Serving our family is of utmost importance. However, sometimes it feels like there aren’t enough hours in day to do this well. After a long day at work, or a stressful day corralling the kids, it can be difficult to muster enough emotional energy to do something extra for those we love.
However, what if you were able to serve those closest to you more effectively without adding anything to your calendar? What if all that was needed wasn’t more time, but simply a change in perspective and attention?
Keep reading for three ways you can make that a reality.
Three Ways To Serve Your Family Without Adding More On Your Plate.
My wife loves it when I take something off her plate. Figuratively speaking that is. (Side note…. my wife is pregnant and if I were to take something off her plate literally, I’m afraid she may bludgeon me.) In all seriousness, she greatly appreciates it when I do something for her, that she was planning to do herself. This is one small way she feels loved and valued.
However, doing things for her should never replace my presence with her. Often, men in particular, love providing. We will do whatever we can to make sure our families receive what they need and even some of what they want.
With this mindset, we are usually thinking… “what can we do?” What task, activity, or material can we provide that will bring them joy. The motive is completely unselfish. However…
In an attempt to give them what they want, we could actually be taking what they need (us). Your family needs your presence in their lives more than your service. Of course doing for them is appreciated & necessary. However, there is something your presence provides that no amount of money, materials, or even manual labor could give. So, prioritize being with them above doing for them and you’ll find they will feel even more loved and valued.
2. Turn down something you love to do.
The truest demonstration of love is giving up something you love, for something you love more. For example…
I LOVE Reese’s Cups and when I say LOVE… I really mean LOVE. With that in mind, it REALLY means something when I give one away. For starters, it means I’ve held it in my hand for longer than 5 seconds. Currently, my record is only 45 seconds by the way. We all have our battles to face.
The point is that whenever you love someone, you choose to sacrifice what you love for them. This is especially true with our time. It’s one thing for us to give up our favorite candy. It’s another thing for you to turn down an opportunity to blog, sleep, play your favorite sport, or a number of other things you find great joy in. Whatever it might be for you, sometimes you should turn down something you love to do, to have more time with your family.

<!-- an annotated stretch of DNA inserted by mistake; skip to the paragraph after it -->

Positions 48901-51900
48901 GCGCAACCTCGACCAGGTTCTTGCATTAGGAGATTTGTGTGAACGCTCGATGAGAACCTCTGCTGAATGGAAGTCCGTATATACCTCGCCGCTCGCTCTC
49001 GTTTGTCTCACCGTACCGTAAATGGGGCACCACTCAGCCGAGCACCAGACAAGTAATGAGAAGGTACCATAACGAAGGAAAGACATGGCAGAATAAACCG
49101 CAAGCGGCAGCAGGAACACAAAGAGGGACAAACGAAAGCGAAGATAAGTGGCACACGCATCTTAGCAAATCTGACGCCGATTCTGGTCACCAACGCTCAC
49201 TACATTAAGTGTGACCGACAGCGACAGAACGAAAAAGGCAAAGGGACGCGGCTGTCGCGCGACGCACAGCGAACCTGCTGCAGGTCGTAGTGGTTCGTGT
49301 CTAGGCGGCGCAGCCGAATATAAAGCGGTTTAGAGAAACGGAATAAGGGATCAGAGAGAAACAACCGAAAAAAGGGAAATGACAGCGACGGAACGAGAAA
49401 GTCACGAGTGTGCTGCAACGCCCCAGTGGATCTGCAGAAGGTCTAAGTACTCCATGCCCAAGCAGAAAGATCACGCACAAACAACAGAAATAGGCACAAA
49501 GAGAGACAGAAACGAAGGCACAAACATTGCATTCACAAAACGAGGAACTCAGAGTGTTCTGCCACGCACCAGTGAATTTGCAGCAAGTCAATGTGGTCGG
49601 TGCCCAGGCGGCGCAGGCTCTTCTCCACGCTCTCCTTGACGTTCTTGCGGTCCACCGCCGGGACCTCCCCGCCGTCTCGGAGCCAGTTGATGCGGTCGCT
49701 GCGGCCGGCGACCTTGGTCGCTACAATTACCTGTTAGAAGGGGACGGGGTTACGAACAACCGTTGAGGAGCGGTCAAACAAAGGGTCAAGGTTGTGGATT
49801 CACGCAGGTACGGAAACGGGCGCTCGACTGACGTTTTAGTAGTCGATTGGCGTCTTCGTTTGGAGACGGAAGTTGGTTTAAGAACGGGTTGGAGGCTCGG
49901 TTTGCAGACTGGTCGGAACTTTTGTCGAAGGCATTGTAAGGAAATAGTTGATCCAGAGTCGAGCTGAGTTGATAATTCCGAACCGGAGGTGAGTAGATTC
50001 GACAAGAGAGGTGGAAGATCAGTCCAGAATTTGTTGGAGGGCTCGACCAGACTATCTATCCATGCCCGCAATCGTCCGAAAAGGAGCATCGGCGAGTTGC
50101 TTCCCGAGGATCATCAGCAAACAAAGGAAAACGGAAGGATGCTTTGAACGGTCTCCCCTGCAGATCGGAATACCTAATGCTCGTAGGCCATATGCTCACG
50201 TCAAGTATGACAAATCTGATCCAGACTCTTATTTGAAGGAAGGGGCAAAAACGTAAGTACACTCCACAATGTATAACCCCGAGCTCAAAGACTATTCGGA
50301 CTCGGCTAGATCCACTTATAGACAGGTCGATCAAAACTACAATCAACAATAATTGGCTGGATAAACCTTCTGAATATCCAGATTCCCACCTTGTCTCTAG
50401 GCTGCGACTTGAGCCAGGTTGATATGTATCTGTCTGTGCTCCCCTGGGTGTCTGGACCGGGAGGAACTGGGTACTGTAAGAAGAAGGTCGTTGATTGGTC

Here is a challenge…. Turn down something you love to do this week and choose to spend that time with your family. Even if they are ok with you doing whatever it might be, turn it down to show them you care about them more. Imagine the look on your spouse’s face when you say, “Instead of me doing_________ I’d like to spend some time with you.”
I bet this will go well for you.
3. Celebrate the expected
What’s expected is rarely celebrated. This is a tragedy. How often do spouses and children serve their families, without experiencing the joy that should accompany it? My guess is, pretty often.
This doesn’t necessarily mean that with an absence of joy, the response will be anger or frustration. You don’t have to express anger when your not experiencing joy. The absence of Godly joy doesn’t always result in negative emotions. Sometimes, it just means doing what’s expected will produce the intended result, but nothing more. Doing laundry will result in clean laundry. Going to the grocery store will result in food to make dinner. However, without celebration it won’t be accompanied by relational joy.
Think about it. Whenever you do the UNEXPECTED for your family, you experience the joy of the result and the relational joy that comes with celebration. When you bring home the unexpected ice-cream, celebration commences! This produces a different type of joy that can only take place as you feel valued and appreciated.
So naturally, when you celebrate what’s expected, your family will experience the joy intended from being part of the team. Feelings of obligation or indifference turn into joyful participation. For your family, this is a subtle shift from doing what’s expected, to serving those you love.
Here is your final challenge… celebrate something one of your family members does that is expected. This doesn’t have to be extravagant. Next time you get a text message from you wife saying, “I’m going to the grocery store”, respond with something like…
“Thanks for doing that. I really appreciate you taking the time to make sure we have yummy food.”
Simply celebrate what they were already planing to do and they will experience the relational joy they need.
What about you?
What would you add to the list? What are you learning about serving and loving those in your home?